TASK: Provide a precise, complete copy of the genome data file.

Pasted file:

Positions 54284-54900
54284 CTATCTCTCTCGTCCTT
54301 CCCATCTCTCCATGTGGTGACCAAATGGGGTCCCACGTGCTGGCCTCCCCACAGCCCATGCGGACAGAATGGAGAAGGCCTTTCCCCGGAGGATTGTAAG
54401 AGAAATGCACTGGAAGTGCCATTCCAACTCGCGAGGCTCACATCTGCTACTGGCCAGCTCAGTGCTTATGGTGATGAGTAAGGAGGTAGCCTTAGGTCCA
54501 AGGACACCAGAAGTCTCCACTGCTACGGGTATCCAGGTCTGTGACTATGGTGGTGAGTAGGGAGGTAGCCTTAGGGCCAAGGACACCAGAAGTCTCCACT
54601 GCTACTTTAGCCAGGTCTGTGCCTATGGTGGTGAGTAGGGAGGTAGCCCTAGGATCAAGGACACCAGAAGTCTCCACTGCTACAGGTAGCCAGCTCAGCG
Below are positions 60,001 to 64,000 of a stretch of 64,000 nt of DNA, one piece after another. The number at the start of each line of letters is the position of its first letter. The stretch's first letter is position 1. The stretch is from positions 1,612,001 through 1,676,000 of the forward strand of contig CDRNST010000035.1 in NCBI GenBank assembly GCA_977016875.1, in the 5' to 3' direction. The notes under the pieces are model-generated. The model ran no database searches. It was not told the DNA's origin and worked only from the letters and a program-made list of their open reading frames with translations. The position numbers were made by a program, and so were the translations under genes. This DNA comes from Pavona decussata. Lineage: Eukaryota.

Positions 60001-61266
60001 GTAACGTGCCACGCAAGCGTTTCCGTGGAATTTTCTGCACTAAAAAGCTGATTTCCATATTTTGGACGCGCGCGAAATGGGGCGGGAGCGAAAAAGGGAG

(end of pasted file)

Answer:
Positions 54284-54900
54284 CTATCTCTCTCGTCCTT
54301 CCCATCTCTCCATGTGGTGACCAAATGGGGTCCCACGTGCTGGCCTCCCCACAGCCCATGCGGACAGAATGGAGAAGGCCTTTCCCCGGAGGATTGTAAG
54401 AGAAATGCACTGGAAGTGCCATTCCAACTCGCGAGGCTCACATCTGCTACTGGCCAGCTCAGTGCTTATGGTGATGAGTAAGGAGGTAGCCTTAGGTCCA
54501 AGGACACCAGAAGTCTCCACTGCTACGGGTATCCAGGTCTGTGACTATGGTGGTGAGTAGGGAGGTAGCCTTAGGGCCAAGGACACCAGAAGTCTCCACT
54601 GCTACTTTAGCCAGGTCTGTGCCTATGGTGGTGAGTAGGGAGGTAGCCCTAGGATCAAGGACACCAGAAGTCTCCACTGCTACAGGTAGCCAGCTCAGCG
Below are positions 60,001 to 64,000 of a stretch of 64,000 nt of DNA, one piece after another. The number at the start of each line of letters is the position of its first letter. The stretch's first letter is position 1. The stretch is from positions 1,612,001 through 1,676,000 of the forward strand of contig CDRNST010000035.1 in NCBI GenBank assembly GCA_977016875.1, in the 5' to 3' direction. The notes under the pieces are model-generated. The model ran no database searches. It was not told the DNA's origin and worked only from the letters and a program-made list of their open reading frames with translations. The position numbers were made by a program, and so were the translations under genes. This DNA comes from Pavona decussata. Lineage: Eukaryota.

Positions 60001-61266
60001 GTAACGTGCCACGCAAGCGTTTCCGTGGAATTTTCTGCACTAAAAAGCTGATTTCCATATTTTGGACGCGCGCGAAATGGGGCGGGAGCGAAAAAGGGAG